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"The Joy of the Gamble: A Conversation with David Lehman" [by Aspen Matis]

VermontHere are excerpts from Aspen Matis's piece "The Joy of the Gamble: A Conversation with David Lehman" that the Los Angeles Review of Books published on Saturday, November 27:

ASPEN MATIS: Congratulations on The Morning Line. What would you like to share about the origins and creation process of this newest collection?

DAVID LEHMAN: The Morning Line is really a gathering of the best and most ambitious poems I’ve written (or completed) in the last five years, which has been a particularly fruitful period for me, perhaps because it followed my bout with cancer and brush with death. The book consists of poems (and a prose poem) that represent a range of my interests — everything from love to lunch, gambling to stamp collecting, music and martinis. I am inspired — to the point of writing poems — by the lives and works of Villon and Mayakovsky, Talmudic tales, jazz standards, Schubert’s Rosamunde overture, verse forms and word games, puzzles, wisecracks, big philosophical questions, the life of the mind versus what the French call la vie quotidienne. In college and since, I took seriously what we used to call a “liberal arts education,” the idea that an educated person should have an active relation with art, music, literature, history, and philosophy.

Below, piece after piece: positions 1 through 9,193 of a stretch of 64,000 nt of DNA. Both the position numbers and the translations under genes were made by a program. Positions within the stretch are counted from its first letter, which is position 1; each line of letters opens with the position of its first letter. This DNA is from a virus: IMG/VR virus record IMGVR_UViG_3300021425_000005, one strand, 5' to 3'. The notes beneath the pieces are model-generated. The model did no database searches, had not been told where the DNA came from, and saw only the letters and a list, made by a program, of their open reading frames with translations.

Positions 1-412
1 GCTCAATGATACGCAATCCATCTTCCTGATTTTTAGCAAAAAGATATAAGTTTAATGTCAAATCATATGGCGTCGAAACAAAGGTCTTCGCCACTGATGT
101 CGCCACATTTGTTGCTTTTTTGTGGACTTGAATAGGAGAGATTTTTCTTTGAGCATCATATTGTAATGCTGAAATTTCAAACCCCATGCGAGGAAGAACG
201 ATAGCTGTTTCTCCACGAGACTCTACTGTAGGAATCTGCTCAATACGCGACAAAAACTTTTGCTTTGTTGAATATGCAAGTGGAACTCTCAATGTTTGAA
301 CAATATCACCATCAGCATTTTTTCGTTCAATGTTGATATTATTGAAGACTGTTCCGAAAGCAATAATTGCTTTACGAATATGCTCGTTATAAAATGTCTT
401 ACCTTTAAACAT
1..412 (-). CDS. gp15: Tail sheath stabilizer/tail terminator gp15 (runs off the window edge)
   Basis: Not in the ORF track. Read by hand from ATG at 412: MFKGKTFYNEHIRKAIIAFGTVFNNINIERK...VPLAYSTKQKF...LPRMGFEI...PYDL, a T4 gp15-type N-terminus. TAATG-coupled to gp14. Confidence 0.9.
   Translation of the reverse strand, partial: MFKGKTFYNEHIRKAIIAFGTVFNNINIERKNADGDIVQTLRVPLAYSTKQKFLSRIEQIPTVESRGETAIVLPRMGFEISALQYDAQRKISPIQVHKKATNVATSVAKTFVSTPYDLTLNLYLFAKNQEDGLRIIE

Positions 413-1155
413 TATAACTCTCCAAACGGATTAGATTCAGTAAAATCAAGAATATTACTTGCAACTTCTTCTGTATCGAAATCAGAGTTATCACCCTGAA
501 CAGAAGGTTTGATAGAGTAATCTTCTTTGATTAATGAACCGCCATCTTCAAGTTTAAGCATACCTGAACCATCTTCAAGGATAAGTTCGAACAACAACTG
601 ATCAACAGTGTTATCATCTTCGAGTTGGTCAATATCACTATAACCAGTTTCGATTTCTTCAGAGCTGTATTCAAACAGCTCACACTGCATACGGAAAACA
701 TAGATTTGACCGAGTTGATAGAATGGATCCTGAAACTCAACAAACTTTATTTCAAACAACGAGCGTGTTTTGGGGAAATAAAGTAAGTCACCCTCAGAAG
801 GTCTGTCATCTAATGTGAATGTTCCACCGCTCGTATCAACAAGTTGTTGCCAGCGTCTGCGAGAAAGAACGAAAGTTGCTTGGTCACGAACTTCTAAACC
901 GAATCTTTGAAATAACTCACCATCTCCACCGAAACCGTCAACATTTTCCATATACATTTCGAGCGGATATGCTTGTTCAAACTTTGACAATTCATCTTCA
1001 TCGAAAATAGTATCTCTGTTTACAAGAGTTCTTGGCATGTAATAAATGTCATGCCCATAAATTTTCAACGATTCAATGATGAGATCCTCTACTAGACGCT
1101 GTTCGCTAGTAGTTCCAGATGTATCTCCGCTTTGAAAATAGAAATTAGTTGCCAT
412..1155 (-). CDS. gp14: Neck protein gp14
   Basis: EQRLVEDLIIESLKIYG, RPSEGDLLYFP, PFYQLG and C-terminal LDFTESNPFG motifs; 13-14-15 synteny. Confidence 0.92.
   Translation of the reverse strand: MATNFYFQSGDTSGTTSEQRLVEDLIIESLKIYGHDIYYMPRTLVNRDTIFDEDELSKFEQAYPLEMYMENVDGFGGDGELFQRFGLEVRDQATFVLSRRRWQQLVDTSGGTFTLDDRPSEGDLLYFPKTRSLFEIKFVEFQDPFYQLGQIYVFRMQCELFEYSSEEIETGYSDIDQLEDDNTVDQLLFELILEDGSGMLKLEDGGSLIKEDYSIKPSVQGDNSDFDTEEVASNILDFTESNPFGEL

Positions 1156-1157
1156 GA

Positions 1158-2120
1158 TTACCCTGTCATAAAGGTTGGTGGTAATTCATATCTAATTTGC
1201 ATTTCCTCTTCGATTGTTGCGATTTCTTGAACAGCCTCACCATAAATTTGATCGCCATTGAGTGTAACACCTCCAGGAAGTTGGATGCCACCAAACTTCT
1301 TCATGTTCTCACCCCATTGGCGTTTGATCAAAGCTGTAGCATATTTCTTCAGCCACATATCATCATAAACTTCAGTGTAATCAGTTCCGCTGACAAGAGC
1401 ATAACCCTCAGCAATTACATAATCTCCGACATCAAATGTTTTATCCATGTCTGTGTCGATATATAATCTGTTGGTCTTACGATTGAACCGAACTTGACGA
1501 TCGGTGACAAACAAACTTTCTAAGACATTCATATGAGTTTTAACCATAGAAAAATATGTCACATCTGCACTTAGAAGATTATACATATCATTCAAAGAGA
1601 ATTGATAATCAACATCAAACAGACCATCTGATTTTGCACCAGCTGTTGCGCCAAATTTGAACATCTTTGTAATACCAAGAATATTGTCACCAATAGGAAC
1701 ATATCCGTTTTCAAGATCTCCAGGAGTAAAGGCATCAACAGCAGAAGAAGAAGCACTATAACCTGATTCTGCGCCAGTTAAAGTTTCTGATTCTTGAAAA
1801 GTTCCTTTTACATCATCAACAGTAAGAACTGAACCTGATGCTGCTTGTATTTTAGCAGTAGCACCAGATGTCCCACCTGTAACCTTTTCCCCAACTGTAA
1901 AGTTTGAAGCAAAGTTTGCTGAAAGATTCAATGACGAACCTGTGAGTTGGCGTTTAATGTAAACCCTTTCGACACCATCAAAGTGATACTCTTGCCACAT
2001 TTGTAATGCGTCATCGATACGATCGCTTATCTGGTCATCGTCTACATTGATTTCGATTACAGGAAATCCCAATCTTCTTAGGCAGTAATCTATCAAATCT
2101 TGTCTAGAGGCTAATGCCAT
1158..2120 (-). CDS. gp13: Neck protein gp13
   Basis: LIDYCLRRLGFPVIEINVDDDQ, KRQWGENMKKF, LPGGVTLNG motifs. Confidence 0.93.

Some poems come easily, some take forever. It took me 20 years to write “The Complete History of the Boy,” which is a sort of biography-in-progress of a 15-year-old poet.

Learning you had just defeated cancer makes the vitality of the poems in The Morning Line all the more stunning — thank you for sharing about that difficult fight. This context makes the book all the more triumphant. Why, I wonder, is the period following devastation so often beautifully vital? And how, in your experience, might death’s presence in our lives contribute to our greatest awakenings and birth our truest work?

Your questions cut to the quick, Aspen. I guess if I could put it in one prosaic sentence, I’d say: All the things you usually take for granted, whether driving past a field of corn or admiring the nobility of your dog standing guard at the door, well, you take them less for granted. Okay, I can be less prosaic. I’ve come into contact with death and as a result I have wounds but also strength I never knew I had.

The Morning Line pubIn a clear-eyed and familiar voice, The Morning Line paints a nostalgic impressionistic masterwork that at once entertains the imagination and illuminates the big questions we’re now facing as a society. The book embraces, in John Hennessy’s words, “subjects ranging from the perfect martini and accompanying jazz recording to profound questions of faith.” In your mind, what inquiry or exploration unifies the work? What do you hope the book’s readers will be left with, after the final page?